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At Elle's Women in Hollywood event Monday night, Reese Witherspoon and Jennifer Lawrence opened up about their experiences while praising the bravery of those who have come forward against Weinstein and others in recent weeks.
"This is going to be a real emotional rollercoaster because, before we get started honoring one of my very favorite people in the whole world, I just want to say, this has been a really hard week for women in Hollywood, for women all over the world, for men in a lot of situations and a lot of industries that are forced to remember and relive a lot of ugly truths," Witherspoon said before introducing her Big Little Lies co-star Laura Dern. "I have my own experiences that have come back to me very vividly, and I found it really hard to sleep, hard to think, hard to communicate."
Witherspoon said she felt "true disgust" at the unnamed director who assaulted her when she was 16 years old. At the time, Witherspoon said, agents and producers made her feel that "silence was a condition of my employment." The assault was also not an isolated incident in Witherspoon's career. "I've had multiple experiences of harassment and sexual assault, and I don't speak about them very often, but after hearing all the stories these past few days and hearing these brave women speak up tonight, the things that we're kind of told to sweep under the rug and not talk about, it's made me want to speak up and speak up loudly because I felt less alone this week than I've ever felt in my entire career," she said.
After speaking to the same Elle's Women in Hollywood crowd on the "harrowing" Weinstein allegations, Jennifer Lawrence recalled the time she was part of a "nude lineup" with other women. "And we all stood side-by-side with only paste-ons covering our privates," she said. "After that degrading and humiliating lineup, the female producer told me I should use the naked photos of myself as inspiration for my diet." Later, Lawrence added, she mentioned the experience to another producer—a man—but was told only that she was "perfectly fuckable."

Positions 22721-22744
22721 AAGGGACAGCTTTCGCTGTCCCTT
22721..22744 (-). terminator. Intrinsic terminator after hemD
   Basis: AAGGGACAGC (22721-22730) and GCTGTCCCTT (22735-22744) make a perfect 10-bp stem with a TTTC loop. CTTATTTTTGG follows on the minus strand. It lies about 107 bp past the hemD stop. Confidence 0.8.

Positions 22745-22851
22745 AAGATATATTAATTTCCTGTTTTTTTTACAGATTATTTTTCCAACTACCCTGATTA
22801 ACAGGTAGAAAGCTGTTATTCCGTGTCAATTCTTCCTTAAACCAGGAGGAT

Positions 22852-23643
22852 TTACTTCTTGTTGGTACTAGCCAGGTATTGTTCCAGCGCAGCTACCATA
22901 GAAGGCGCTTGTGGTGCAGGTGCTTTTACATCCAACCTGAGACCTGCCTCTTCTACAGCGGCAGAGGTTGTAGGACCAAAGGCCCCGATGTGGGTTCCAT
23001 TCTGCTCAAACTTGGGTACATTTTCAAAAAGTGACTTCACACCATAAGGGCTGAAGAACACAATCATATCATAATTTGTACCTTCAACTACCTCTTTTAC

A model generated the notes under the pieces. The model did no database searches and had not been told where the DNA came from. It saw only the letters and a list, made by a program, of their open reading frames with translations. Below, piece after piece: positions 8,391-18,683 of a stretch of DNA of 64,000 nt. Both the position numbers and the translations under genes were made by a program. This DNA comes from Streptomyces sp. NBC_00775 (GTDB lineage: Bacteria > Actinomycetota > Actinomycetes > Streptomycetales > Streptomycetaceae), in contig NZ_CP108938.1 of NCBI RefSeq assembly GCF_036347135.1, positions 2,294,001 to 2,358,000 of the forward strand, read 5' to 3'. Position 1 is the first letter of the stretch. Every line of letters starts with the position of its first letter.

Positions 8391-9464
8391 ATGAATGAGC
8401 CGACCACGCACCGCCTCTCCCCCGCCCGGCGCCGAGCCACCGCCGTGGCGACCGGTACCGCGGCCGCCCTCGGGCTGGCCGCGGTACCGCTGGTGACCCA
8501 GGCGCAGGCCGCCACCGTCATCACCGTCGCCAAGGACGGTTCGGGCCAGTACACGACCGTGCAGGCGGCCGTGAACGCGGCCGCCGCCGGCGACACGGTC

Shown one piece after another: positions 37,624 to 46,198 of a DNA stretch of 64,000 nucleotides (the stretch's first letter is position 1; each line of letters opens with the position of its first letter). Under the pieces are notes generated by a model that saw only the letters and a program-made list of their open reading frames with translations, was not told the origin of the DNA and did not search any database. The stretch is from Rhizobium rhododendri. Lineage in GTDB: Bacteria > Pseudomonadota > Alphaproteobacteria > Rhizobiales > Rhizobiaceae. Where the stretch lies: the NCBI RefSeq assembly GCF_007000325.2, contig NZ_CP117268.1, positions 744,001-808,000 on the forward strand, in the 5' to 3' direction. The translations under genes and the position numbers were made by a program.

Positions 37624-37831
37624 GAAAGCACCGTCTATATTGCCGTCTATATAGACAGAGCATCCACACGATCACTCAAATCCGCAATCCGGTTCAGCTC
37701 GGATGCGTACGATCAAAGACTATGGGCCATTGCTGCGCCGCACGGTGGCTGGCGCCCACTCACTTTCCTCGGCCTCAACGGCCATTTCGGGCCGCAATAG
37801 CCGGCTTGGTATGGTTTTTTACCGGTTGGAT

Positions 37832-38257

Superstore star America Ferrera, in response to Alyssa Milano's #MeToo solidarity campaign, shared a note on Instagram Monday night about being sexually assaulted when she was nine years old. "I told no one and lived with the shame and guilt thinking all along that I, a nine-year-old child, was somehow responsible for the actions of a grown man," Ferrera wrote. "I had to see this man on a daily basis for years to come."
Following Melancholia director Lars Von Trier's statement Monday denying speculation that he was the unnamed man accused of sexual harassment by Björk, the singer came forward with more details. In a Facebook post early Tuesday, Björk—"in the spirit of #MeToo"—listed six alleged incidents involving "a Danish director." According to Björk, the unnamed director once smashed a chair in front of the crew "like someone who has always been allowed to fondle his actresses" after she told him to stop touching her. Björk and Lars Von Trier worked together on the 2000 film Dancer in the Dark, which the singer alludes to in her recent Facebook post by mentioning what she says were "fabricated stories" about her in the press following production.
Another alleged sexual assault by Harvey Weinstein was revealed Monday by Lauren Holly, most known for her roles in Dumb and Dumber and Beautiful Girls. During an appearance on the Social Monday, Holly said Weinstein had disrobed and used the bathroom in front of her at a hotel in Los Angeles and asked for a massage.
Over the weekend, Weinstein was expelled from the Academy of Motion Picture Arts and Sciences.